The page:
chmem [-h] [-V] [-v] [-e|-d] [SIZE|RANGE|-b BLOCKRANGE] [-z ZONE]
The chmem command sets a particular size or range of memory online or offline.
- Specify SIZE as <size>[m|M|g|G]. With m or M, <size> specifies the memory size in MiB (1024 x 1024 bytes). With g or G, <size> specifies the memory size in GiB (1024 x 1024 x 1024 bytes). The default unit is MiB.
- Specify RANGE in the form 0x<start>-0x<end> as shown in the output of the lsmem command. <start> is the hexadecimal address of the first byte and <end> is the hexadecimal address of the last byte in the memory range.
- Specify BLOCKRANGE in the form <first>-<last> or <block> as shown in the output of the lsmem command. <first> is the number of the first memory block and <last> is the number of the last memory block in the memory range. Alternatively a single block can be specified. BLOCKRANGE requires the --blocks option.
- Specify ZONE as the name of a memory zone, as shown in the output of the lsmem -o +ZONES command. The output shows one or more valid memory zones for each memory range. If multiple zones are shown, then the memory range currently belongs to the first zone. By default, chmem will set memory online to the zone Movable, if this is among the valid zones. This default can be changed by specifying the --zone option with another valid zone. For memory ballooning, it is recommended to select the zone Movable for memory online and offline, if possible. Memory in this zone is much more likely to be able to be offlined again, but it cannot be used for arbitrary kernel allocations, only for migratable pages (e.g., anonymous and page cache pages). Use the --help option to see all available zones.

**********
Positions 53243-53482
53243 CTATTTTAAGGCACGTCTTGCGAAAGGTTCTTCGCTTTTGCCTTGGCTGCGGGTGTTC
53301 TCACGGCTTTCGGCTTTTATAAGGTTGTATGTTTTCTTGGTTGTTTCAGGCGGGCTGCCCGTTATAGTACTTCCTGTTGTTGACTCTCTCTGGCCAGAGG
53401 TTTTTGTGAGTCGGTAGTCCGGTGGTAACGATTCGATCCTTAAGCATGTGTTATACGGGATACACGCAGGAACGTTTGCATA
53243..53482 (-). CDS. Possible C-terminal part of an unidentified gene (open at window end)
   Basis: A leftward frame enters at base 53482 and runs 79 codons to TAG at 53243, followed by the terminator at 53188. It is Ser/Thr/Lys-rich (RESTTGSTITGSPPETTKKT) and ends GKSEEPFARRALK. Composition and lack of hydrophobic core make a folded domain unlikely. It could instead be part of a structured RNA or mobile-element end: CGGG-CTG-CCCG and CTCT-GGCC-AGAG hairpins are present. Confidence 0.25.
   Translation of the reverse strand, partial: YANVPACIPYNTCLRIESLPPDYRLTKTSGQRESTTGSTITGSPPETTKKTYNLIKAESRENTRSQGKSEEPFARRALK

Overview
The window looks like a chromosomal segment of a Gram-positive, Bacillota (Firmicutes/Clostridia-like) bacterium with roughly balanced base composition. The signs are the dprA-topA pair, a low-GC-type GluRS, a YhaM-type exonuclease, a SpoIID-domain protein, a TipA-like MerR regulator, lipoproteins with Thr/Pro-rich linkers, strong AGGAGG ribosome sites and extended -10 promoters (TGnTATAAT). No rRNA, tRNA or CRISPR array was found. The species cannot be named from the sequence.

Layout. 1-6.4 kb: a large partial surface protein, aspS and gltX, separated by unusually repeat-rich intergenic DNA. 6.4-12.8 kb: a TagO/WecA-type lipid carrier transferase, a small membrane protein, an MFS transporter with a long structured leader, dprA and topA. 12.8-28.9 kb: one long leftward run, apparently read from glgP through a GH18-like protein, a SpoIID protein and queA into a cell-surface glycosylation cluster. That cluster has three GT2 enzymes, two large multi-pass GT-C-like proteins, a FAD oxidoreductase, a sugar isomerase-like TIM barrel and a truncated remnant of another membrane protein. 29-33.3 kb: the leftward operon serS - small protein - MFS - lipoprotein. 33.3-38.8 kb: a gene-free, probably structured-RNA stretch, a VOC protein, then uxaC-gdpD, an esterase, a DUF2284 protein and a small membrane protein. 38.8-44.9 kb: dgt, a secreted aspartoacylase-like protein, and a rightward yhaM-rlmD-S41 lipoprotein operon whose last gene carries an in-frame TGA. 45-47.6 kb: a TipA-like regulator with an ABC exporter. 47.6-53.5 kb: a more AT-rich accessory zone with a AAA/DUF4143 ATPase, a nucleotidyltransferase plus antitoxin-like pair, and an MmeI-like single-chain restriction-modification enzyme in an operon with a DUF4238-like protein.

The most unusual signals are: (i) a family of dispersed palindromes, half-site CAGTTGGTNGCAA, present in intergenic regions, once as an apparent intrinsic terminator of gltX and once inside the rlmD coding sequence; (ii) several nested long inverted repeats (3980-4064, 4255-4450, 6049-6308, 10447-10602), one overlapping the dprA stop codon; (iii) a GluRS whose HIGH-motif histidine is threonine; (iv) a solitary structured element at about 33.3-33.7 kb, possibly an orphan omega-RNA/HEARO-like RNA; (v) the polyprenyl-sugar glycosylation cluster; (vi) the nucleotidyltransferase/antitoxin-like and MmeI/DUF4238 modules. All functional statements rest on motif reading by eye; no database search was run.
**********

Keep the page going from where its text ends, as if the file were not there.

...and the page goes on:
SIZE and RANGE must be aligned to the Linux memory block size, as shown in the output of the lsmem command.
Setting memory online can fail for various reasons. On virtualized systems it can fail if the hypervisor does not have enough memory left, for example because memory was overcommitted. Setting memory offline can fail if Linux cannot free the memory. If only part of the requested memory can be set online or offline, a message tells you how much memory was set online or offline instead of the requested amount.
When setting memory online chmem starts with the lowest memory block numbers. When setting memory offline chmem starts with the highest memory block numbers.
- -b, --blocks
Use a BLOCKRANGE parameter instead of RANGE or SIZE for the --enable and --disable options.
- -d, --disable
Set the specified RANGE, SIZE, or BLOCKRANGE of memory offline.
- -e, --enable
Set the specified RANGE, SIZE, or BLOCKRANGE of memory online.
- -z, --zone
Select the memory ZONE where to set the specified RANGE, SIZE, or BLOCKRANGE of memory online or offline. By default, memory will be set online to the zone Movable, if possible.
- -h, --help
Print a short help text, then exit.
- -v, --verbose
Verbose mode. Causes chmem to print debugging messages about it's progress.
- -V, --version
Print the version number, then exit.
chmem has the following exit status values:
- chmem --enable 1024
This command requests 1024 MiB of memory to be set online.
- chmem -e 2g
This command requests 2 GiB of memory to be set online.
- chmem --disable 0x00000000e4000000-0x00000000f3ffffff
This command requests the memory range starting with 0x00000000e4000000 and ending with 0x00000000f3ffffff to be set offline.
- chmem -b -d 10
This command requests the memory block number 10 to be set offline.
The chmem command is part of the util-linux package and is available from Linux Kernel Archive.